THE POISON OF APATHY

When a town decides to face the harsh realities associated with transforming a blighted area into a prosperous one, or infusing a a stagnant community with vitality, money is most often cited as the primary obstacle. I would wholly disagree.
Yes, money or the lack there of is a very serious issue that hinders development but community apathy and frustration is an even larger determent. As an example consider my adopted hometown and two recent articles in the Kingman Daily Miner. 
The first article is about the potential economic impact of Route 66 on communities along that highway corridor. The second article is about an indie film shot in Kingman.
Now, read the comments at the end of each article. Do you see a pattern? Would it be safe to assume that this community has self esteem issues?
You have three choices when living in such a community. The first is to accept it and, on occasion, whine. This, however, carries the inherent risk of a growing awareness that you are part of the problem.
The second choice is to move. Simply cut your losses, curb the frustration, and move.
The third option is to admit that you may have been part of the problem. Next roll up your sleeves and join the fight.      
Keep in mind that the poison of community apathy will always trump the best laid plans. It will also ensure that opportunity in copious amounts will be ignored, overlooked, or squandered.
How can you develop a matching funds facade grant program like the one in Sapulpa if your city government is wholly convinced such endeavors are a waste of time as well as money? How do you convince city government that revitalizing a blighted historic district will pay bigger dividends for the community than providing incentives for a Walmart to move into town?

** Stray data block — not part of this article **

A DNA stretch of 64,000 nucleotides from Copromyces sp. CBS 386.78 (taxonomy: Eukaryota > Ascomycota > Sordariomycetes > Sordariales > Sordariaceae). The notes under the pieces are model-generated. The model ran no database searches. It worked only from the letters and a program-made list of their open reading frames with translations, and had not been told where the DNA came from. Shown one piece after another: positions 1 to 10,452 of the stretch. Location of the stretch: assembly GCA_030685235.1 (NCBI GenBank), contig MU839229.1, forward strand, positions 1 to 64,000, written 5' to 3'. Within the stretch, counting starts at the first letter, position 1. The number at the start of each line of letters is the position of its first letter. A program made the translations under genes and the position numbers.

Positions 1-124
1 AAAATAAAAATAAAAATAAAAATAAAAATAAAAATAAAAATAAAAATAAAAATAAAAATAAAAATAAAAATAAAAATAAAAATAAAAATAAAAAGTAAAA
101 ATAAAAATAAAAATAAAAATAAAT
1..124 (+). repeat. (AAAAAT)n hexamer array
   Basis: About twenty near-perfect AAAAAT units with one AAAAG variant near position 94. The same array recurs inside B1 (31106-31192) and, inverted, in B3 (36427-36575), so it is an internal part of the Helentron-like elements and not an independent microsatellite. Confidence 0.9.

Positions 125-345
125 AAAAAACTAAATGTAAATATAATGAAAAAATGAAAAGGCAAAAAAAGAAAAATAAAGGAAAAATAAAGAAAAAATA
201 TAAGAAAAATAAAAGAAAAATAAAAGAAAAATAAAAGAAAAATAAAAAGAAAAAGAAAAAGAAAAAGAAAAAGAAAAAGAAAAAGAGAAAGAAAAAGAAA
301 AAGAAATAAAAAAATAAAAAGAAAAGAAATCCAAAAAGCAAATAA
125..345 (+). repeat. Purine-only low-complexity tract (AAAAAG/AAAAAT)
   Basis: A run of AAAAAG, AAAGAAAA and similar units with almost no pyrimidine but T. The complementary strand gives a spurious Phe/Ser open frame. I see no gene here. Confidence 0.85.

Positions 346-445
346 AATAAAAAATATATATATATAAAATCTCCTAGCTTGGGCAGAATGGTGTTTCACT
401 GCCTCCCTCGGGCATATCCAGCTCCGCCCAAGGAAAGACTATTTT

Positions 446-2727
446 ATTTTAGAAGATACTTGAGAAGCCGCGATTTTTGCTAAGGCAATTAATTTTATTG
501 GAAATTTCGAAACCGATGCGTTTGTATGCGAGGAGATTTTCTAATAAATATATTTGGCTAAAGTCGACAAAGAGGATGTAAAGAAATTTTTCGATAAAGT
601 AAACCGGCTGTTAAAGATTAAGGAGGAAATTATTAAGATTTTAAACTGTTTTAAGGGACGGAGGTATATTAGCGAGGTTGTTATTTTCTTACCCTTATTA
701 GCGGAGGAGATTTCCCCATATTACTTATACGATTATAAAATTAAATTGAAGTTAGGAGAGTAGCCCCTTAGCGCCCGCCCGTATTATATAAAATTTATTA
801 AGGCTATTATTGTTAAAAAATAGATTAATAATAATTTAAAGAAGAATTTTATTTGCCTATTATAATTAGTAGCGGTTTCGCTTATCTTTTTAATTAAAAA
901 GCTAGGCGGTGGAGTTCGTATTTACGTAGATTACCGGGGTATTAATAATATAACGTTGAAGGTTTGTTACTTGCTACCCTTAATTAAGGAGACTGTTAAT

So, what is the antidote for community apathy? How do you roll back years and decades of hyped dreams that never became manifest? How do address an embedded legacy of inept self serving leadership that never delivers on promises made? 
Fortunately, if you live in a community along Route 66, you have a tremendous advantage. There is ample hard evidence available that will magnify your endeavors.
Regardless, if I were to hazard a guess as to where to begin, the first step would be the formation of serious, thick skinned, nothing to loose neighborhood partnerships at the most basic level. I am talking you help me paint my fence and I will help you paint yours.
Community education would share the top spot for priorities. Apathy, like weeds, needs to be taken out by the roots. 
Step one, educate yourself. Step two, educate your friends. Find knowledgeable speakers to address your local civic organizations, read, use the internet, reach out to community leaders in towns that have overcome apathy with visionary and inspirational leadership.
Be prepared to address every manifestation of apathy, be it in letters to the editor or at city council meetings with simple, direct, practical, and proven plans of action. Counter passionate presentations about why the city can’t do something with passionate but respectful reasons why they can. 
Even though it will most likely result in the casting of aspersions, in public and in private, and, perhaps outright name calling, don’t be afraid to call in reinforcements from outside the community. If your seriously looking to see your community transformed, the concept of a popularity contest cannot enter into the equation.
Even if they are not residents, if they are knowledgeable on issues ask friends to write letters to the editor, or even to city officials. Use your neighborhood partnerships to create larger neighborhood partnerships, and then apply the pressure of public opinion to elected officials.
After this the work begins. 
Okay, where am I in this you may ask? Well, I am still in the fight even though there have been countless opportunities where thoughts turned toward pulling stakes. 
Do we still think about cutting losses, finding a place where the corner has been turned, and then jumping in to help build a community? Well, ask me again after the 2014 Route 66 International Festival in August, or take a chance and give me a call if your hiring. 
            

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